It’s hard to believe I’ve been running this blog for almost seven years. That’s the longest I’ve ever stuck with any of my creative projects. But if there’s one thing I’ve learned, it’s that nothing lasts forever. And so it is that effective today, I’m shutting down IG for good.
I damn near passed on checking out Serial Butcher. On the surface, everything about the band’s second album Brute Force Lobotomy, from the title to the cover art, screams run-of-the-mill brutal death metal. But if there’s one thing that listening to metal for all these years has taught me, it’s that the old cliche about not judging a book by its cover is usually true, and such is the case with Serial Butcher. Indeed, the Belgians play brutal death metal, but their sound is anything but ordinary.
Back in 2012, Jacksonville’s Cystic Dysentery released Culture of Death, one of my favorite under-the-radar brutal death metal albums of the last five years. Indeed, the band’s debut displays their oldschool Floridian influences (think Cannibal Corpse, Obituary, etc) while at the same time upping the heaviness factor considerably by mixing in some seriously gnarly Suffocation vibes, twisting those inspirations into a singular BDM assault. After four long years of silence, Cystic Dysentery are finally ready release a follow-up, the long-awaited Homicidal Suicide.
Holy shit you guys, I haven’t done one of these brutal/tech/slam death metal roundup features since 2014! Wasn’t this supposed to be a semi-regular feature?! I guess 2014 was also the year that I realized I’m far too disorganized/scatterbrained to pull off regular features, so they’re more like whenever-I-feel-like-it features and apparently I haven’t felt like it in almost two years.
Hailing from the same fertile scene that produced the likes of Entombed and Dismember, the terrific twosome known as Comecon have somehow been relegated to being little more than a footnote in the history of Swedish death metal in spite of being one of the most oddball bands to be belched forth from the unholy bowels of Stockholm. No less than Daniel Ekeroth wrote the band off as “boring” in his ten ton tome Swedish Death Metal, but in surveying their discography I can’t help but wonder if he and I listened to the same band.
I had an intro written and ready to go, reflecting on all the good and bad that heavy music in 2015 had to offer (mostly bad), but then I remembered that no one reads these long-winded, pointless intros. So, without further ado, here are eleven musical things (not just albums) that grabbed a hold of my crank and kept on yanking in 2015…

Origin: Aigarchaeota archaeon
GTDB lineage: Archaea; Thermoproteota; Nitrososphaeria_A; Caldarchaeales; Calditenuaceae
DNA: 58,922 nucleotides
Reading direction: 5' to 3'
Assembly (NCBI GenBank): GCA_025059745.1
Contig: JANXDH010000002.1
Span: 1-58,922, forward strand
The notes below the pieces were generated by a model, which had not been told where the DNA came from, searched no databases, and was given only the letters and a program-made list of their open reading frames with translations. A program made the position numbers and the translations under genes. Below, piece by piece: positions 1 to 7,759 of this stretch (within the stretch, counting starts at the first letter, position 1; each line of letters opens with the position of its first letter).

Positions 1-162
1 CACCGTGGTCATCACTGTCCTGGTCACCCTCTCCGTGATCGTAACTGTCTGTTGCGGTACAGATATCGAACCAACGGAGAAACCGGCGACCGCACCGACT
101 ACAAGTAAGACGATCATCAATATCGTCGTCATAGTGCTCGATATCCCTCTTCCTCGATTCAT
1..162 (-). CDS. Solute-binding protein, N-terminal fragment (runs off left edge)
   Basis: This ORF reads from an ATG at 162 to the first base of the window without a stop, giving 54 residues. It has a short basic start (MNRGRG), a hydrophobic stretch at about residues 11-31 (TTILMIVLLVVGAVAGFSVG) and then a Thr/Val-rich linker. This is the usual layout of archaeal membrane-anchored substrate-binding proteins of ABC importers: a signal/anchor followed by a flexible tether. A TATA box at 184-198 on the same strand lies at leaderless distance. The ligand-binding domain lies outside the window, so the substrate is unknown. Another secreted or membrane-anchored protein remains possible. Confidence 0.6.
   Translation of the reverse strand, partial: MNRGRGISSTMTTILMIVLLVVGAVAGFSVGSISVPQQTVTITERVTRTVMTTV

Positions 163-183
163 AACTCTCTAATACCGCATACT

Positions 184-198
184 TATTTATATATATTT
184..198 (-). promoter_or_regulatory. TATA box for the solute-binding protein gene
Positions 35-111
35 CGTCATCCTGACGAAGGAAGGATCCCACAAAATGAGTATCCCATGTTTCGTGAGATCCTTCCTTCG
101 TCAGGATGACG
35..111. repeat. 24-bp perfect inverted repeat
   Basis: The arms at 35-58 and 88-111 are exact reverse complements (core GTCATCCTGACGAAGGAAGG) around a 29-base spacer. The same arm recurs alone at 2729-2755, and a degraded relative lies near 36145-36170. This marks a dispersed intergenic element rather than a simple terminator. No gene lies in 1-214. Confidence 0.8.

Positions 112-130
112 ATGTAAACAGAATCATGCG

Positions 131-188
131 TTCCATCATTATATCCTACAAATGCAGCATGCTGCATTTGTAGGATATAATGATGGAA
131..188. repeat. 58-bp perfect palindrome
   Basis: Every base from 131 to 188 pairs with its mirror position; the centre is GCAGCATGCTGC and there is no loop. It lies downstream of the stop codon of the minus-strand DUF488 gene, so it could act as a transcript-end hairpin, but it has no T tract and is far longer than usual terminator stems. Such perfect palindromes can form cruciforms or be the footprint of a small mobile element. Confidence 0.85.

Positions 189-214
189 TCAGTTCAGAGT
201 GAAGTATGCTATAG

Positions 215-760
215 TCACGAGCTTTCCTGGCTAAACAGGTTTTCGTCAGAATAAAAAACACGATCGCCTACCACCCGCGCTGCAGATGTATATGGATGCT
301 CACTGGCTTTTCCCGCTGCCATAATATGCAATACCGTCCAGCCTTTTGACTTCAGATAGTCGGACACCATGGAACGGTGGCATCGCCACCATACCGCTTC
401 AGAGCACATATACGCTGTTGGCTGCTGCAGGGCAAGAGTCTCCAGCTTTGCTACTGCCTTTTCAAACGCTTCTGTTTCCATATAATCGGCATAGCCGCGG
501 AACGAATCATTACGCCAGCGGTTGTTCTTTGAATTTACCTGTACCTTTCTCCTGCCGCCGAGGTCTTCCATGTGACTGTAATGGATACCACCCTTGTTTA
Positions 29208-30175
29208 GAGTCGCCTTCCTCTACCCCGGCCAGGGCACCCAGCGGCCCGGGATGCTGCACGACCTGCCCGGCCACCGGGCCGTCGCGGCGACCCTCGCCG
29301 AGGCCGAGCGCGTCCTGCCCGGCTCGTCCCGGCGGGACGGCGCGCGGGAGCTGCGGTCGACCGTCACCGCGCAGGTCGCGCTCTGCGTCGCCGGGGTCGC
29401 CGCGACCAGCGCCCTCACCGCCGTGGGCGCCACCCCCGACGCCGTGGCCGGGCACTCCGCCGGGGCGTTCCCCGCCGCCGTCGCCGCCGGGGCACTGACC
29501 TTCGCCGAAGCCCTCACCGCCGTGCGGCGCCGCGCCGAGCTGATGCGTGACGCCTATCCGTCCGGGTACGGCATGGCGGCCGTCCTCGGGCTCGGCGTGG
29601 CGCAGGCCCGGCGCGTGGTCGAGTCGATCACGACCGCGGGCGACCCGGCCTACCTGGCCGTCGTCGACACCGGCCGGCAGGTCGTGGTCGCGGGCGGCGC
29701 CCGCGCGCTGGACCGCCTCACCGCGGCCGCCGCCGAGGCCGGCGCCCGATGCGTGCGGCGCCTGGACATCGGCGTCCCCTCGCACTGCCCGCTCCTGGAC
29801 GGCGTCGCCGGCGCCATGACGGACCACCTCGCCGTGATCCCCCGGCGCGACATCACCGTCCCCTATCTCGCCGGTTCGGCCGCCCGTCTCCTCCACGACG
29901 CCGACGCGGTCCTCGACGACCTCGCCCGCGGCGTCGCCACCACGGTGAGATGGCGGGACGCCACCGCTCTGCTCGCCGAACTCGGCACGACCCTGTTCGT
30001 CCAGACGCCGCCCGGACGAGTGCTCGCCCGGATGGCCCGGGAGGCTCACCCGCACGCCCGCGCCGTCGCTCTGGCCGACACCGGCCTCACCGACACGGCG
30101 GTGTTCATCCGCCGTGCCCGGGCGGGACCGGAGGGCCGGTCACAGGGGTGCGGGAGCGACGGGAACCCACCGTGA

Kriegszittern are a German duo committed to vomiting up short, sharp shocks of punky, war-obsessed death metal. Their debut demo was recently committed to tape by the ever-reliable and increasingly prolific Caligari Records, and it’s certainly a must-listen for fans of the genre at its ugliest and most primitive.
Like any good metalhead, I try to keep track of all the shows happening in my neck of the woods, even though I can only make it to a fraction of them. This is how Belgium’s Goat Torment popped up on my metal radar. Turns out the band will be tormenting Sacramento as part of a handful of West Coast dates in conjunction with their appearance at California Deathfest in Oakland (no, I will not be in attendance), which is right around the corner.
This past weekend, my wife and I ventured down to Anaheim to get our Disneyland fix. But the magic kingdom wasn’t the only destination on our agenda; Mrs. IG built some time into our busy itinerary to make a stop at the mighty Dark Realm Records. For those unfamiliar, Dark Realm is the Los Angeles area’s only all-metal record store and is run by brothers Rick and Bay Cortez of the legendary Sadistic Intent. I first visited the shop roughly six years ago and was blown away by the selection of CDs, shirts and various other heavy metal goodies, so I couldn’t wait to finally make my second pilgrimage.
2015 has been a damn fine year for death metal so far, and it appears that Profound Lore is looking to up the ante with their most recent salvo of releases. Indeed, the label has in its hot little hands a pair of debut full-lengths from two up-and-coming bands who’s respective takes on death metal couldn’t be more different if they tried, yet both strive for excellence in their own way.